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PF Calculation explained with 5 easy rules

This blog is like Dhoom 2 to our blog post on the EPF Act and amendments (the sequel 🙂 ). Here we will be discussing 5 must know rules for EPF calculation. Like in the previous blog post, whether you’re a business owner, a CA or an employee who qualifies for the EPF Act, these 5 rules can be life-saving!

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We’ll be covering topics including:

  • PF Caclulation
  • 5 Rules
  • Working Examples

But first, a recap of the EPF Act.

The EPF Act consists of :

  • The Employee Provident Fund.
  • Pension Scheme of the employee.
  • The Employee Deposit Linked Insurance Scheme.

So all the deposits are made into three separate accounts – the EPF, EPS, and EDLI accounts.

EPF Calculation

The 5 Rules for EPF Calculation

RULE 1: Source of Contribution for EPF Calculation

This rule states that all the deposits made into the PF account are from two sources- the employer and the employee. The employee’s contribution is taken directly from his salary, while the employer provides the rest.

RULE 2: Matching Deposits

This rule states that the contribution of the employee to the EPF account must be equal to the sum of the contribution of the employer in both EPF and EPS accounts.

For example, if the employee deposits INR 500 in the EPF account, the employer must also deposit INR 500, divided between EPF and EPS accounts.

RULE 3: Extra Amount by Employer

The EDLI account and the EPF administrative charges are paid by the employer ONLY. Why? Well, he’s the employer, so he has to pay some extra money right?

RULE 4: PF Wages for EPF Calculation

The PF is a deduction, not on your whole salary, but on your (Basic pay + DA) only. This rule might be changed to include HRA in the future as well.

RULE 5: Wage Limit

As of September 2017, ONLY the employees with PF wages less than 15,000 are cover in the EPF Act. Once covered, even if their salary increases to beyond 15,000, the PF will still be calculated on INR 15,000.

Contribution Rates for EPF Calculation

The contribution rates are different for the employee and the employer. The employee has to pay 12% of his/her PF wages, while the employer has to pay 13.15% of the employee’s PF wages. All of the employee’s PF wages go to the EPF account, while the employer’s wages are split into 4 different accounts. The breakup is given below.

Note that the EPF (Employee) = EPF + EPS (Employer)

   EMPLOYEE———————————————-EMPLOYER——————————–
      Regular          Employees              12%            (EPF)    3.67%  (EPF)    8.33%      (EPS)     0.5%      (EDLI)          0.5%                                (EPF Admin Charges)**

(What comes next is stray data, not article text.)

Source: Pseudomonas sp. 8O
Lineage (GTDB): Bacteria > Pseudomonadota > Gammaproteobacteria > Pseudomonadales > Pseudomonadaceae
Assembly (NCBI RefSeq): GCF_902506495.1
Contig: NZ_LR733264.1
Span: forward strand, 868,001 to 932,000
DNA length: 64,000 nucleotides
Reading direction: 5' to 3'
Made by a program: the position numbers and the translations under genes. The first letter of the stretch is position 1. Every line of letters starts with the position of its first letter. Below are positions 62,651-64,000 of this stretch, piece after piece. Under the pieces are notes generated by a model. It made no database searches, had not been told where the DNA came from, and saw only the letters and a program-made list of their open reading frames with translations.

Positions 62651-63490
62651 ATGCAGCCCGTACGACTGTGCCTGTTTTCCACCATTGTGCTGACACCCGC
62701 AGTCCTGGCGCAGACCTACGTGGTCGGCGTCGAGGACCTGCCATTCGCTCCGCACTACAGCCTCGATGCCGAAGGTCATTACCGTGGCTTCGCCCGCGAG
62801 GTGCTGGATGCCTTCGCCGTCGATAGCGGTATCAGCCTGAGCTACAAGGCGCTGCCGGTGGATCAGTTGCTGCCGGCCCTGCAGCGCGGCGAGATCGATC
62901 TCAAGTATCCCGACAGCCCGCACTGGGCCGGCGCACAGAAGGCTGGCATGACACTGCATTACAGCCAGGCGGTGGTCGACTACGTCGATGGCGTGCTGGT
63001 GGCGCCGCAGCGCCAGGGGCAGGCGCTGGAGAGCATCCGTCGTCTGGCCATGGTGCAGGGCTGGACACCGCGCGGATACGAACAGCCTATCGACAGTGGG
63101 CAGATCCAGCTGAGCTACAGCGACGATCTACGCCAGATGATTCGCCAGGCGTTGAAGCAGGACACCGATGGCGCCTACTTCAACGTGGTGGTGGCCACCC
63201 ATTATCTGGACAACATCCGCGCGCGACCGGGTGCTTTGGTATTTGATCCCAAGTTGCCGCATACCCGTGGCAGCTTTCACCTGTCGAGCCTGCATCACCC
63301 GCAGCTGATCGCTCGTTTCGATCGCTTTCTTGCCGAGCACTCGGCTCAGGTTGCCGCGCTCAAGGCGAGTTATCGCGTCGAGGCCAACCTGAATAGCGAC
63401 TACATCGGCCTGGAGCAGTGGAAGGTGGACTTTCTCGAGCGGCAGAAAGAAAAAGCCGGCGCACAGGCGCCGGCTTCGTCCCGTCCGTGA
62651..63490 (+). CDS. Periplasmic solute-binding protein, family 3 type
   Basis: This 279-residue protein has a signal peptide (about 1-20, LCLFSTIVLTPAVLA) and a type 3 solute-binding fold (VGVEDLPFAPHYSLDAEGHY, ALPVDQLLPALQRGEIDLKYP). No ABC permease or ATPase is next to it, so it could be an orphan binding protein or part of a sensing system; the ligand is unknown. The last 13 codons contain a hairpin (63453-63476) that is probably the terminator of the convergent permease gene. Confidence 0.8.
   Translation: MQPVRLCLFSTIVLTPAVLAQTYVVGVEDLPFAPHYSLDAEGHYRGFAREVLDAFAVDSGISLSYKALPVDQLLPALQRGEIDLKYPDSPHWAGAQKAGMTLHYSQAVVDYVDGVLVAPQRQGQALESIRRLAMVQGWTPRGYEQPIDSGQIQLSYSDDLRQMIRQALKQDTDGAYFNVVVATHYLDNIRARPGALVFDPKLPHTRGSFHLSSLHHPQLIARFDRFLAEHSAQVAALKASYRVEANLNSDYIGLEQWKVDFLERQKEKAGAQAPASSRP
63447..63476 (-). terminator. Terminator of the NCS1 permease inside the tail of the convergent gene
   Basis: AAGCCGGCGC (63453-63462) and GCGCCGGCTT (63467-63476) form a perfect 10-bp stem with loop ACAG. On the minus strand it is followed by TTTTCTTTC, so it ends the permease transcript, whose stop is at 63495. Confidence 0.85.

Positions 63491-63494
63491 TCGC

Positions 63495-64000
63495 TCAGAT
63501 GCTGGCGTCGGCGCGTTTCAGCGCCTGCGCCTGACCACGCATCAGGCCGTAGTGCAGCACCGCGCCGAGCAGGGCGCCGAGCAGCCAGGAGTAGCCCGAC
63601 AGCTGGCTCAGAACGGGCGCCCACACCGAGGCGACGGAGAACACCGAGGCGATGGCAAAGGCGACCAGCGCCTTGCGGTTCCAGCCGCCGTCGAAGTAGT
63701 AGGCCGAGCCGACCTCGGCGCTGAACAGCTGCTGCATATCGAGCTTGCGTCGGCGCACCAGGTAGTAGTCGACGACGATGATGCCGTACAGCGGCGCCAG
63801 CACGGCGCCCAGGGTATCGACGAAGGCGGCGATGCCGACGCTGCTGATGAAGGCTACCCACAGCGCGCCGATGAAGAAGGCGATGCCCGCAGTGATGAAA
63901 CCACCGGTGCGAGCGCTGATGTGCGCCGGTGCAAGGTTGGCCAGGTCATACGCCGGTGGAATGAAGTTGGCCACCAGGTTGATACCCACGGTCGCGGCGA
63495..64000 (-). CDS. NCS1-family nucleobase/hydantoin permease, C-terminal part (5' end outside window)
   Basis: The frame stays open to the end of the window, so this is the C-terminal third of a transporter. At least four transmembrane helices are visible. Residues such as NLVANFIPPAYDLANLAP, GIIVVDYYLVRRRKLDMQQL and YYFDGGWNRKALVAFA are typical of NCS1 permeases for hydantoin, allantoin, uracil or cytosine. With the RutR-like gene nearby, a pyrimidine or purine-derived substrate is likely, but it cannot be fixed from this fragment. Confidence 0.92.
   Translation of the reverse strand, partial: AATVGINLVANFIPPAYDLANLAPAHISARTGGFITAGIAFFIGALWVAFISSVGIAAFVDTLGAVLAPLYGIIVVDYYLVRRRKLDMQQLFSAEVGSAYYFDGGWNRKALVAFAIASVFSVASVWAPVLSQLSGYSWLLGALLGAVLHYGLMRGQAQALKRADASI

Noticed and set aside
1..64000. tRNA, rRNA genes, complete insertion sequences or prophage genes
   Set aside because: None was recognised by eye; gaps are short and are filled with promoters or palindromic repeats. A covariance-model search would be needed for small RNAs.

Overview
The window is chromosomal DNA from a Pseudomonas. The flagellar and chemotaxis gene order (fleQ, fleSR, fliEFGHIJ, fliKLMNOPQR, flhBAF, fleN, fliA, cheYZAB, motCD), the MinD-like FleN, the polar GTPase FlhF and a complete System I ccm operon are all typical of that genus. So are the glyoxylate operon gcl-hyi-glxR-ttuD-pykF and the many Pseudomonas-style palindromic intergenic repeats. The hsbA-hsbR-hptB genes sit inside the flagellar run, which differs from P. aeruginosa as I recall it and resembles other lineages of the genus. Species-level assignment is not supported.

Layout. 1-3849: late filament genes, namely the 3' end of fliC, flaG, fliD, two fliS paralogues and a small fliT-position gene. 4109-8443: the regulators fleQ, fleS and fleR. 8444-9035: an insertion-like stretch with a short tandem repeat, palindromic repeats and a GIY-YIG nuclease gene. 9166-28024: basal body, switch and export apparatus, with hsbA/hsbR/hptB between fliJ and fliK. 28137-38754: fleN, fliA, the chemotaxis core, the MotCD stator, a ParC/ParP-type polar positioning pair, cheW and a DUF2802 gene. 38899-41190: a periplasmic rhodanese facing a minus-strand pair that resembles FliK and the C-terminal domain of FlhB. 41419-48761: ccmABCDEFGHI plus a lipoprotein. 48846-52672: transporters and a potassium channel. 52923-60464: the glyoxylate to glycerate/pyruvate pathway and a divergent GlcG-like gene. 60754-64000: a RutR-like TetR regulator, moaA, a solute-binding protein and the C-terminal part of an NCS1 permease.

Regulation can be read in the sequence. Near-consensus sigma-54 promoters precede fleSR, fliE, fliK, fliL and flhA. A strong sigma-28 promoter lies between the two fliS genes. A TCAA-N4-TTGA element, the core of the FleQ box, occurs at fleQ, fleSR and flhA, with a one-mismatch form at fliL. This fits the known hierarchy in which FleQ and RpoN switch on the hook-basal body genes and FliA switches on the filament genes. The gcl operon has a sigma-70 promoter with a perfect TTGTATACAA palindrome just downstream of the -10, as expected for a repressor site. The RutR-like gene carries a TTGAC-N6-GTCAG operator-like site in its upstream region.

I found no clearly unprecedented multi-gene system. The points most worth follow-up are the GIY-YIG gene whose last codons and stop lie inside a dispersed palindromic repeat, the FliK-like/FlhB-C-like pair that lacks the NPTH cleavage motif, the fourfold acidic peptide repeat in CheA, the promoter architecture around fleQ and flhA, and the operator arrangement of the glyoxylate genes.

Some              Particular       Companies *            10%              (EPF)    1.67%      (EPF)    8.33%      (EPS)     0.5%      (EDLI)          0.5%                              (EPF Admin Charges)**
     Ages 58+            12%              (EPF)      12%        (EPF)        –      0.5%      (EDLI)         0.5%                               (EPF Admin Charges)**

All numbers are rounded off to the nearest real number., The Admin charges has been reduced from .65 to .5%

* The particular companies will be explained in the next section.

** The EPF administrative charges have to be paid by the company to the government.

  • If there is at least one employee in the company who is eligible for the EPF act, the charges have to be a minimum of INR 500. For example, if there are two employees who’s admin charges are INR 200 each, the total charge is INR 400, which is less than INR 500. Thus, the company has to pay INR 500 for admin charges.
  • However, if there is NO employee in the company who is registered in the EPF Act, therefore the admin charges are INR 75.

Which businesses have a 10% rate in EPF Calculation?

There are multiple cases where an establishment avails 10% rate:

  • Companies with less than 20 employees who claim voluntary coverage receive 10% rate. ( Not applicable now )
  • In fields of companies that have been declared ‘sick’ by the board of industries and financial reconstruction receive 10% rate.
  • Companies where the financial year’s loss is greater than its net worth receive 10% rate.
  • Jute, coir, beedi, brick, guar gum, etc. industries are liable to 10% rate.

A working example of EPF Calculation:

Assume an employee whose salary is Basic(10,000) + DA(2,000) + HRA(6,000) = 18,000. So, his PF wages will be INR 12,000.

Hence, he is eligible for the EPF act as 12,000 < 15,000.

Now, his PF breakup will be as follows:

      PF           WAGES  EMPLOYEE——————————-EMPLOYER———————————
   12,000          1,440           (EPF)      440        (EPF)     1000        (EPS)       60        (EDLI)            60                              (EPF Administrative              charges)

Here too, note that EPF (employee) = 1,440.

EPF (employer) + EPS(employer) = 1,000 + 440 = 1,440

Now, the employee’s total savings are INR 2,880 (24%), while the total PF contributions are INR 3,000 (25.00%).

This 24% saved by the employee has a very high interest rate of over 8%.

We genuinely hope you have learned something new from our blog, and stay tuned for more informative blog posts ?

P.I. Jain and Company serve more than 500 companies across India and helping them with their payroll processing needs and EPF consultancy. We have been providing excellent PF Consultancy for over 40 years with hundreds of clients, and we look to expand further all over India.

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